Fifty years ago, in 1967, the album Sgt. Pepper's Lonely Hearts Club Band, by The Beatles, was released.
It was the band’s eigth studio album and became an immediate commercial and critical success. It spent 27 weeks at the top of the UK albums charts and 15 weeks at number one in the US. The record sold 250,000 copies in Britain in its first week (500,000 by the end of June)
The album and its cover were praised for its innovations in music production, song writing and graphic design, bridging the cultural divide between popular music and legitimate art. In May of this year, in an article on the “Biography” website, Laurie Ulster wrote: The studio’s technology was an important piece of Abbey Road’s creative puzzle. At that time, producers only had four tracks available to work with, and every time they transferred the recording to another tape, they sacrificed some of the quality. The constant improvisation needed to move beyond the restraints of the era spurred the Beatles, along with producer George Martin and engineer Geoff Emerick, to new creative heights as they found innovative and strange ways to get to what they were after. That spirit of experimentation is as much a part of the album as the tracks themselves.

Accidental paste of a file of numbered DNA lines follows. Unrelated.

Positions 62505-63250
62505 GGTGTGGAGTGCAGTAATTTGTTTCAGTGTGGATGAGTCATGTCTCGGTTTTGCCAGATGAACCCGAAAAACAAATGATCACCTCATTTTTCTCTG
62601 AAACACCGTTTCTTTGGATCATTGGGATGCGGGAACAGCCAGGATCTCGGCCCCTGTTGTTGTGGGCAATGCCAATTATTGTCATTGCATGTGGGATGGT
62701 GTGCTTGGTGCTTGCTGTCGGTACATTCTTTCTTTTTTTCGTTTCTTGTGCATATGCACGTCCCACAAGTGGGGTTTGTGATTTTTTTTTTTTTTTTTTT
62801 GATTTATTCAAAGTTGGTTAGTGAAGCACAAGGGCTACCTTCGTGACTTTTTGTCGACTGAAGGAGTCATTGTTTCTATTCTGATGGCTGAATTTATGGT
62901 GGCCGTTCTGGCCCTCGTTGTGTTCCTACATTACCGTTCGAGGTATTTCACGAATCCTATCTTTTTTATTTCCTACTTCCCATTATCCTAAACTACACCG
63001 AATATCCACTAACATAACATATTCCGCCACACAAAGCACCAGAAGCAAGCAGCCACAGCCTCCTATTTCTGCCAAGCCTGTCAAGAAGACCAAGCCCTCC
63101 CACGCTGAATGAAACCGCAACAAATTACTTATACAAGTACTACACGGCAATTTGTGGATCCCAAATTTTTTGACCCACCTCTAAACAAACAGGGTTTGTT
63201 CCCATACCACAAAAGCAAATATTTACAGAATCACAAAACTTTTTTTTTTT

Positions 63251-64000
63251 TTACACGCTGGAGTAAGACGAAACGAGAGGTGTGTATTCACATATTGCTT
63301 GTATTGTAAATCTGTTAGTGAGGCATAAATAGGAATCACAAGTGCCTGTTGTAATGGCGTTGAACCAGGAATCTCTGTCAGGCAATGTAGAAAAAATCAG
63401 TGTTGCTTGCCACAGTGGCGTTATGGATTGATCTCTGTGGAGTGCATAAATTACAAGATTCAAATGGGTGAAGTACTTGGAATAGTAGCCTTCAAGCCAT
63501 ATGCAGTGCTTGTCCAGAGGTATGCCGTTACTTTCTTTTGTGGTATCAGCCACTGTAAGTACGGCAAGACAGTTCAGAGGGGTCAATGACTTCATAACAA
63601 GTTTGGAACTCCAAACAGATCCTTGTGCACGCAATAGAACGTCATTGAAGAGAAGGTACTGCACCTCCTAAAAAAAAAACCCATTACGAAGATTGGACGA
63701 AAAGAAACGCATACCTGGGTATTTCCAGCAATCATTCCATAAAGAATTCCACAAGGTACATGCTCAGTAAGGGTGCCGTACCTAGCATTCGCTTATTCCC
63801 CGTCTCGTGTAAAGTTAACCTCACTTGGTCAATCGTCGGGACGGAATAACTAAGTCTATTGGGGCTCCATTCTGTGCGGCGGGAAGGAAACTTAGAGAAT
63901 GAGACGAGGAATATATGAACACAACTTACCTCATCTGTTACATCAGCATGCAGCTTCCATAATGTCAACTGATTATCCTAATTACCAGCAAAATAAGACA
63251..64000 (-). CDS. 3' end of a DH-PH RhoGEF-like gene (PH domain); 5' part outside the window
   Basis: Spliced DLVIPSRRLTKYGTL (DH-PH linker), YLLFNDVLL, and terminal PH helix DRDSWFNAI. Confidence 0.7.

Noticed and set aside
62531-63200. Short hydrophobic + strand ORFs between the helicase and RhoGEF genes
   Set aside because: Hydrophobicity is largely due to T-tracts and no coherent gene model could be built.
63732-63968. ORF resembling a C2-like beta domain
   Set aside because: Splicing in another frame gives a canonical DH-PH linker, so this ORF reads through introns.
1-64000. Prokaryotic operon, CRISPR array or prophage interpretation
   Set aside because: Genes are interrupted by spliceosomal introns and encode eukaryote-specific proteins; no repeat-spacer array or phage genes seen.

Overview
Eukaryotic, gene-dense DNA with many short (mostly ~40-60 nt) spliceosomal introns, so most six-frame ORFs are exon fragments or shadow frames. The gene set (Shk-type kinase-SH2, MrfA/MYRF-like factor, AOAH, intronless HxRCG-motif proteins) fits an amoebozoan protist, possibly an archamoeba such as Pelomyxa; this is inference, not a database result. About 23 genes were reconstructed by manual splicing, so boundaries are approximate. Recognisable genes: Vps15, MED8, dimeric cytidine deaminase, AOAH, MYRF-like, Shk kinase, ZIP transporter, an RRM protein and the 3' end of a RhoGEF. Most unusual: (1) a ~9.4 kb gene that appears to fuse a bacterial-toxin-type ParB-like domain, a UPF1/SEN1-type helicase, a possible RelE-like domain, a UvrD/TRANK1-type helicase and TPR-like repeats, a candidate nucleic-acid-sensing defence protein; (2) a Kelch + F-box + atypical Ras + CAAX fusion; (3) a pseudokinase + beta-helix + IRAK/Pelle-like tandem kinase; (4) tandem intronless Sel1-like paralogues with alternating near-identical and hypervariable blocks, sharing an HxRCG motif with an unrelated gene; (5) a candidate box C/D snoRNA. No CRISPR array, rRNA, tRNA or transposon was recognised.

I decided to take a look back at what other innovations and events came into play that same year. Here are just a few:
During February of 1967, NASA launched the Lunar Orbiter 3 spacecraft The main purpose of the Lunar Orbiter 3 mission was to photograph the surface of the Moon in order to find and analyze potential safe landing sites for future missions in the Surveyor and Apollo programs. The cone-shaped craft also measured radiation and micro-meteoroid impact. The mission lasted for a total of 264 days and it ended in October of that year, after taking 149 medium resolution and 477 high resolution photographs.
From April through to October of 1967, “Expo 67” was held in Montreal, Canada